Brain mechanisms linked to incorrect response selections made under time pressure during cognitive task performance are poorly understood, particularly in adolescents with attention-deficit hyperactivity disorder (ADHD). Using subject-specific multimodal imaging (electroencephalogram, magnetic resonance imaging, behavior) during flanker task performance by a sample of 94 human adolescents (mean age = 15.5 years, 50% female) with varying degrees of ADHD symptomatology, we examined the degree to which amplitude features of source-resolved event-related potentials (ERPs) from brain-independent component processes within a critical (but often ignored) period in the action selection process, the stimulus-response interval, were associated with motor response errors (across trials) and error rates (across individuals). Response errors were typically preceded by two smaller peaks in both trial-level and trial-averaged ERP projections from posterior medial frontal cortex (pMFC): a frontocentral P3 peaking about 390 ms after stimulus onset, and a premovement positivity (PMP) peaking about 110 ms before the motor response. Separating overlapping stimulus-locked and response-locked ERP contributions using a "regression ERP" approach showed that trial errors and participant error rates were primarily associated with smaller PMP, and not with frontocentral P3. Moreover, smaller PMP mediated the association between larger numbers of errors and ADHD symptoms, suggesting the possible value of using PMP as an intervention target to remediate performance deficits in ADHD.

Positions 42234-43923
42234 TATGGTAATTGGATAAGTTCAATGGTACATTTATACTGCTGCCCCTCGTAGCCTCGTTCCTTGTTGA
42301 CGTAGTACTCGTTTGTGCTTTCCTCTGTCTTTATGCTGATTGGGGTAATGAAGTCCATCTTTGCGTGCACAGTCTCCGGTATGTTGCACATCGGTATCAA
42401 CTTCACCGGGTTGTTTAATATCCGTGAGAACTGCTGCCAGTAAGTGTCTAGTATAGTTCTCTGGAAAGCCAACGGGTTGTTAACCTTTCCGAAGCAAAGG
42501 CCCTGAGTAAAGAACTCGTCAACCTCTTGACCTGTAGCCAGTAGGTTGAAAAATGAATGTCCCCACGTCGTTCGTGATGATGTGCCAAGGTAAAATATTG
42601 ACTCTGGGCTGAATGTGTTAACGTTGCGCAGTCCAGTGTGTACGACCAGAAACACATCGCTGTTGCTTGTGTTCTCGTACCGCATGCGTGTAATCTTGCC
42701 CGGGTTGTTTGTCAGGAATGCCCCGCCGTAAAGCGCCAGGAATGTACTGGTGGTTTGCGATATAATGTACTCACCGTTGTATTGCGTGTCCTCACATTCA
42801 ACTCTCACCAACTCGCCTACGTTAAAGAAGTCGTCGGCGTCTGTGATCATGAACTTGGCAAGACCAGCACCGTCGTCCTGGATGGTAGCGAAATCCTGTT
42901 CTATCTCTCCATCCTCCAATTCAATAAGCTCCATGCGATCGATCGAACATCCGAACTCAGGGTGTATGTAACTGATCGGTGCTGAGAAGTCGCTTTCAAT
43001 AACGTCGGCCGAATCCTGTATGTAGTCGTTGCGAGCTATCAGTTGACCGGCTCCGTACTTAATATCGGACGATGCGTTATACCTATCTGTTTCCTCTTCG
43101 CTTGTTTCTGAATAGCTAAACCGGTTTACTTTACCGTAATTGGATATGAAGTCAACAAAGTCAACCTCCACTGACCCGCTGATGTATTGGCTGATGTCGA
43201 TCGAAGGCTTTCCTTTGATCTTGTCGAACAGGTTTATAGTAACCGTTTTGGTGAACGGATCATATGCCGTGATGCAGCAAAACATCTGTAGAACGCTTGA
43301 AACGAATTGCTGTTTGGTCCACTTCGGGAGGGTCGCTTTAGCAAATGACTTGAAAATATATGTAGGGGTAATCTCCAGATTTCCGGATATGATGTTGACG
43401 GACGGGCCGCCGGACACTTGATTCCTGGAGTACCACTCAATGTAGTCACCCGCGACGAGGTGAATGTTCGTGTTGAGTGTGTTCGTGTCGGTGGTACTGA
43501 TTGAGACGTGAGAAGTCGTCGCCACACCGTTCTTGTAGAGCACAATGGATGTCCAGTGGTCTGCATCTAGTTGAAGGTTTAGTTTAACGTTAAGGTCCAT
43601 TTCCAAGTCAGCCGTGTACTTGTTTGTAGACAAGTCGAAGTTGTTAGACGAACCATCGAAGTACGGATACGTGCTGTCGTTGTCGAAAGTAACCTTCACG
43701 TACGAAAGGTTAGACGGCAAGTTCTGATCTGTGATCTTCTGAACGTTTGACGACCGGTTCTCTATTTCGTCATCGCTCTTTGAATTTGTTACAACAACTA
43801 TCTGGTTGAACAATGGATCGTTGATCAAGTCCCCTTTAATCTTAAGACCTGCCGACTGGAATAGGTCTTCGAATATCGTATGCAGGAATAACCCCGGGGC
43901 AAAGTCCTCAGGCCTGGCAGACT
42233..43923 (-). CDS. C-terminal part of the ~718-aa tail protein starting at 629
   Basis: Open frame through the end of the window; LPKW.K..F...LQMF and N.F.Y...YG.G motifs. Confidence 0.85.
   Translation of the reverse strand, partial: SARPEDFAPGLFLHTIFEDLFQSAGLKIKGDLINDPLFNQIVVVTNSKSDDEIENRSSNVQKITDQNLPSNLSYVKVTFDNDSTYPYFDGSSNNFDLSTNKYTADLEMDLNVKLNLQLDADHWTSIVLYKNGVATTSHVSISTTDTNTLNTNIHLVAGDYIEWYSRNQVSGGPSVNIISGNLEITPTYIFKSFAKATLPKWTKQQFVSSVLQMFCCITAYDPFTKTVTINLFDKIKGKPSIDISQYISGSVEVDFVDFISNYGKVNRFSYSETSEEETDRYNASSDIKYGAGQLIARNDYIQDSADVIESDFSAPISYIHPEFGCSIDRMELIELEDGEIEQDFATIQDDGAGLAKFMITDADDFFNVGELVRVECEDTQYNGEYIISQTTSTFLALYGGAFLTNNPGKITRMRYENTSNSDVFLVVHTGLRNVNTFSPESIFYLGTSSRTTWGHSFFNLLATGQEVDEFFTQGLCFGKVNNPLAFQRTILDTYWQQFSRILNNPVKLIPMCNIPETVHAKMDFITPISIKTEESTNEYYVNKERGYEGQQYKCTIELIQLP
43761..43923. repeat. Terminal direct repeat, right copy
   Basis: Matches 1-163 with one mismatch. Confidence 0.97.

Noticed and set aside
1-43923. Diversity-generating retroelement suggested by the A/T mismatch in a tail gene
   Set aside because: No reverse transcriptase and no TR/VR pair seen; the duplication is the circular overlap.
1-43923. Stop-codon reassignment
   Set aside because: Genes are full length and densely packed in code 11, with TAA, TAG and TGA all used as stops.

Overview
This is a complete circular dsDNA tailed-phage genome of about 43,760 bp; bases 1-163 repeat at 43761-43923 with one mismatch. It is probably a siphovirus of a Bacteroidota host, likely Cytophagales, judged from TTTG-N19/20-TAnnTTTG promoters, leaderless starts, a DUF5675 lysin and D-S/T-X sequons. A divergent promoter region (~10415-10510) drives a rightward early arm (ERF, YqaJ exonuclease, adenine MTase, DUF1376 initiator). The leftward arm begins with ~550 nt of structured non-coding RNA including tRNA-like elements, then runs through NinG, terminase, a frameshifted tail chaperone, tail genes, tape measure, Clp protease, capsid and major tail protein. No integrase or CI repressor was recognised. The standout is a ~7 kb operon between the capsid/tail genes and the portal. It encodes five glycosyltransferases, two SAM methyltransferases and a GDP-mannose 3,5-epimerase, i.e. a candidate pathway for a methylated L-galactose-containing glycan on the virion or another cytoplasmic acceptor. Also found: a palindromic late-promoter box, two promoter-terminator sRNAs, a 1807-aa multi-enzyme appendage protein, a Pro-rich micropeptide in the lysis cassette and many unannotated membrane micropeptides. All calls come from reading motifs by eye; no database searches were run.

Keywords: ADHD; ERP; medial frontal cortex; performance monitoring; premovement positivity; stimulus-response interval.
© 2019 Society for Psychophysiological Research.